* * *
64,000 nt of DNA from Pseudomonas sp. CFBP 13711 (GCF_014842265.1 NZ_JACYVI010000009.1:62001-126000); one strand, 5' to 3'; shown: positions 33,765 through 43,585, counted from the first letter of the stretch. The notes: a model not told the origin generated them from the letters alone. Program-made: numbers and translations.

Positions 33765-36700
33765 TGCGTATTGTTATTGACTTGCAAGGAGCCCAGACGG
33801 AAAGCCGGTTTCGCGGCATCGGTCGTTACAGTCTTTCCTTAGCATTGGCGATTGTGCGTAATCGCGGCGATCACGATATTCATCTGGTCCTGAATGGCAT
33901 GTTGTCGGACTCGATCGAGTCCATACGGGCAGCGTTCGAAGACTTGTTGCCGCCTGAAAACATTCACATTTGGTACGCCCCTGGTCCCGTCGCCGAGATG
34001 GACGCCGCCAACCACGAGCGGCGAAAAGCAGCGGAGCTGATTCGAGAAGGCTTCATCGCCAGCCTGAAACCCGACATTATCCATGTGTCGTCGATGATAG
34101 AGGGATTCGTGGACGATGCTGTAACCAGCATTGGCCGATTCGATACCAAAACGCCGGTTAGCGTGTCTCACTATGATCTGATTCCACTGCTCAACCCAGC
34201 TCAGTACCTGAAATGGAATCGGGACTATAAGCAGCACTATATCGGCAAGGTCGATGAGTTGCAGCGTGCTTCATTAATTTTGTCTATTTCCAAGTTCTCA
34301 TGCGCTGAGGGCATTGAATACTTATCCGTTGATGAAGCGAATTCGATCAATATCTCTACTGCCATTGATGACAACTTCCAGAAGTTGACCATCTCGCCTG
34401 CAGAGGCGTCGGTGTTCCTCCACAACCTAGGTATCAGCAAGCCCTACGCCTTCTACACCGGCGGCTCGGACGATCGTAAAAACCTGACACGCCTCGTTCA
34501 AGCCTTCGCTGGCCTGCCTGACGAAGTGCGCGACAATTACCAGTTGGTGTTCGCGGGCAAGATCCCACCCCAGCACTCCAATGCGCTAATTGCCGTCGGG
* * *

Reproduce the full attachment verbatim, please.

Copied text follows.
64,000 nt of DNA from Pseudomonas sp. CFBP 13711 (GCF_014842265.1 NZ_JACYVI010000009.1:62001-126000); one strand, 5' to 3'; shown: positions 33,765 through 43,585, counted from the first letter of the stretch. The notes: a model not told the origin generated them from the letters alone. Program-made: numbers and translations.

Positions 33765-36700
33765 TGCGTATTGTTATTGACTTGCAAGGAGCCCAGACGG
33801 AAAGCCGGTTTCGCGGCATCGGTCGTTACAGTCTTTCCTTAGCATTGGCGATTGTGCGTAATCGCGGCGATCACGATATTCATCTGGTCCTGAATGGCAT
33901 GTTGTCGGACTCGATCGAGTCCATACGGGCAGCGTTCGAAGACTTGTTGCCGCCTGAAAACATTCACATTTGGTACGCCCCTGGTCCCGTCGCCGAGATG
34001 GACGCCGCCAACCACGAGCGGCGAAAAGCAGCGGAGCTGATTCGAGAAGGCTTCATCGCCAGCCTGAAACCCGACATTATCCATGTGTCGTCGATGATAG
34101 AGGGATTCGTGGACGATGCTGTAACCAGCATTGGCCGATTCGATACCAAAACGCCGGTTAGCGTGTCTCACTATGATCTGATTCCACTGCTCAACCCAGC
34201 TCAGTACCTGAAATGGAATCGGGACTATAAGCAGCACTATATCGGCAAGGTCGATGAGTTGCAGCGTGCTTCATTAATTTTGTCTATTTCCAAGTTCTCA
34301 TGCGCTGAGGGCATTGAATACTTATCCGTTGATGAAGCGAATTCGATCAATATCTCTACTGCCATTGATGACAACTTCCAGAAGTTGACCATCTCGCCTG
34401 CAGAGGCGTCGGTGTTCCTCCACAACCTAGGTATCAGCAAGCCCTACGCCTTCTACACCGGCGGCTCGGACGATCGTAAAAACCTGACACGCCTCGTTCA
34501 AGCCTTCGCTGGCCTGCCTGACGAAGTGCGCGACAATTACCAGTTGGTGTTCGCGGGCAAGATCCCACCCCAGCACTCCAATGCGCTAATTGCCGTCGGG